It’s not ideological. Gary was a self-proclaimed Thatcher voter. Until later when he wasn’t. There’s nothing really but one mans self-referential aesthetic. And aesthetics tend to be self-referential.
So it’s a curious blend. Crap. Genius. Which of course is eminently possible in music. I refer you to the career of many many groups.
I treasure those tracks. I’m not surprised they slot right into Sugababes “Freak Like me”. There is a limber quality to them. Something, that other New Romantics and synth driven pop never quite achieved (well maybe Duran, but they too had an oddness, a certain grit, and that too came from the keyboards and that keyboardist). For all his artistic pretensions and actually not bad songs, John Foxx never quite got there. Something that Ultravox, caught between the rock of their avant-garde history and the loud and pompous place that Midge Ure would lead them to never quite caught. Depeche Mode? Too obviously young. Not weird or self-obsessed enough (and they of course were a band). Heaven 17 too clearly on their way to the ‘mature’ end of the pop market. The Human League, good but limited. Talk Talk, yes, they were there too, just about, went off in directions wonderful and unknowable but fading into a strange silence eventually (as did OMD – except they went to bad bad pop places). And Visage and others, merely passing through from nightclub to the palace of excess or sub-celebrity. But then Gary was never New Romantic. His numanoids (ugghhh… what a term… but worse, if you ever met them, what people) were not Romantic. They were just… well, weird. But weird and suburban. Think back to the point about gazing in the mirror. And, for a brief while they were everywhere.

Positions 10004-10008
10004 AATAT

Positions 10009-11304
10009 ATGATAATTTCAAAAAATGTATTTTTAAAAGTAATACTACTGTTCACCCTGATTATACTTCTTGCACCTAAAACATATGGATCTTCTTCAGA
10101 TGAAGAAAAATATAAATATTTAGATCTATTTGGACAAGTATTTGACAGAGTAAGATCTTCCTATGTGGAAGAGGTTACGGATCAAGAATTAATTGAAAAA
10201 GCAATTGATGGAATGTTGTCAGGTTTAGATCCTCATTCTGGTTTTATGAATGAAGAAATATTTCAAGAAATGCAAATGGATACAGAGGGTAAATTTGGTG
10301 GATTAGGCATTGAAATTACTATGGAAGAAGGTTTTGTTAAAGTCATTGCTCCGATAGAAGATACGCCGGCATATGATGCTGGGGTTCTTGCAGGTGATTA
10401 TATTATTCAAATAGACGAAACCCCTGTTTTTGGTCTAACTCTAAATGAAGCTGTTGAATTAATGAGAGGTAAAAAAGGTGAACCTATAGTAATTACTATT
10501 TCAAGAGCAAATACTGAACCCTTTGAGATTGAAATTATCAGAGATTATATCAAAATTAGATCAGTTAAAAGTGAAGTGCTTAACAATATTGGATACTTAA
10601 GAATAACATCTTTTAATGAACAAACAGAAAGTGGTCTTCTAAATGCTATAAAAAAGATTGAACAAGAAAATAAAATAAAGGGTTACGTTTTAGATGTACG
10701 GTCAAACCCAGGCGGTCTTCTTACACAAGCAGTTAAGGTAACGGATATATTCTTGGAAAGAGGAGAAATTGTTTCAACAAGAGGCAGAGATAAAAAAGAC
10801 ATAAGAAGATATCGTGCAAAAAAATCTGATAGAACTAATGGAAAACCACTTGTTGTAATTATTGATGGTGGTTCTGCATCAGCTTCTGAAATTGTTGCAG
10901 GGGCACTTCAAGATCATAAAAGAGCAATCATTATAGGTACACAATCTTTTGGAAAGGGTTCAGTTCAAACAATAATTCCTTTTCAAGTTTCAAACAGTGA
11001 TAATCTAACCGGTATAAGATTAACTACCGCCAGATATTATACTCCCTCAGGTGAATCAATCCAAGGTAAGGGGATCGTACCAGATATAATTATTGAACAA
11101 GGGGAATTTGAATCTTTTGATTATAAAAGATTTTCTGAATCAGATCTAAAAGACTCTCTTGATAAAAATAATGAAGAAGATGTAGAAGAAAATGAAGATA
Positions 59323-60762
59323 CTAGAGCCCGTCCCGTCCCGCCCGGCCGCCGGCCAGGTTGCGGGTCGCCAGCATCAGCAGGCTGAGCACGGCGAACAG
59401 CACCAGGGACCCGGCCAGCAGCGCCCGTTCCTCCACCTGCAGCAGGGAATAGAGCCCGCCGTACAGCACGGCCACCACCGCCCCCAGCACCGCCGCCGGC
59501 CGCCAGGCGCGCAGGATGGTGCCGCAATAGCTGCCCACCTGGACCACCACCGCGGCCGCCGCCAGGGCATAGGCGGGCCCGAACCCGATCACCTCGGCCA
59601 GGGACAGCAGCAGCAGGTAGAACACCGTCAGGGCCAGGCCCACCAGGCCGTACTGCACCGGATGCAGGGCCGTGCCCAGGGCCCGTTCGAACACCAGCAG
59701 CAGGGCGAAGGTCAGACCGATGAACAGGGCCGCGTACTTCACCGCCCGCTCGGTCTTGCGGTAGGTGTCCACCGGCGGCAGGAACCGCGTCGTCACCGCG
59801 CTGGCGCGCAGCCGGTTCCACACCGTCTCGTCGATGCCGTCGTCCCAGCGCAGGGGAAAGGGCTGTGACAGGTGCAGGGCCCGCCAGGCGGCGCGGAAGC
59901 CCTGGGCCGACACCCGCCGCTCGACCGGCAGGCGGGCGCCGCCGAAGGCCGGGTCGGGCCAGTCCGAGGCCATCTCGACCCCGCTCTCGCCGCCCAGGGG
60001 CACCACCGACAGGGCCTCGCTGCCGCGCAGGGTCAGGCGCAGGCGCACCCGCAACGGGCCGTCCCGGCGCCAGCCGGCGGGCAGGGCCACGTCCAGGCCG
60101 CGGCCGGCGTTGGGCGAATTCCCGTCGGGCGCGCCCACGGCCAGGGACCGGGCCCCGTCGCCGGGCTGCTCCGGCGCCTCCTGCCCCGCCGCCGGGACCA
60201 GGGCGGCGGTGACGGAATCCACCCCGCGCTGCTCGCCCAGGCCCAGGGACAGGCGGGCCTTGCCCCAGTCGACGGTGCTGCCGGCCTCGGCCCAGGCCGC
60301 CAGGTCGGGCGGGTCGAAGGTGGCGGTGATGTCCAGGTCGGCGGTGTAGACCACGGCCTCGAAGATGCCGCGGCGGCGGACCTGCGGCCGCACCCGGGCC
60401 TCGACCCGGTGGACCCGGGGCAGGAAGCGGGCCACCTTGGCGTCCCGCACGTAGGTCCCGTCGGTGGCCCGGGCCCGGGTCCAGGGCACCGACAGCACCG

In a way he was always more a ‘Futurist’ as they called them (pretentious? Why yes) than a New Romantic, although the terms were interchangeable, at least at the start. Perhaps he was the only one. No surprise then to see him hook up with various synth luminaries.
People mocked Numan. The British music press was – in particular – excoriating. His flying. His male pattern baldness. His lack of politics, or worse still his Conservatism that belied a lack of politics. His eventual marriage to the head of his fan club (what on earth do they talk about?). But that was to miss the point. He didn’t care. Partly because he didn’t have to. Partly because much of the avant-garde experimentation that the music press championed, or worse again the sub-intellectual jangly and motownish bands (full disclosure, I still love Scritti, but oddly I can’t listen to them much. The songs seem to slide away. Too rarified, too overworked) didn’t last. Wasn’t co-opted by the current generation. And simply wasn’t as downright weird then and, more importantly, now.
He plugged away for two and half decades. Still does. I wonder how he feels now. There have been a spate of cover albums. Some by dance and electronica acts in thrall to his primitive sound. Some by indie musicians who tip a hat to him, which makes a sort of sense. He himself shifted across to Industrial. The nasal whine gone, replaced by whispers. It’s better than Nine Inch Nails. As good – perhaps – than Front Line Assembly. It is credible. Gloomy admittedly, but credible.
And then, this, from 1978.
I didn’t realise it was him at the time. I’m not really fan, you know. And I hadn’t heard it in 30 odd years, was downloading a rarities and demo’s album and found this stuck on the end. But I could sing the lyric immediately. Remembered the video quite well.
Crap. Genius. I don’t think I’ll ever decide. But I think I’ll keep listening.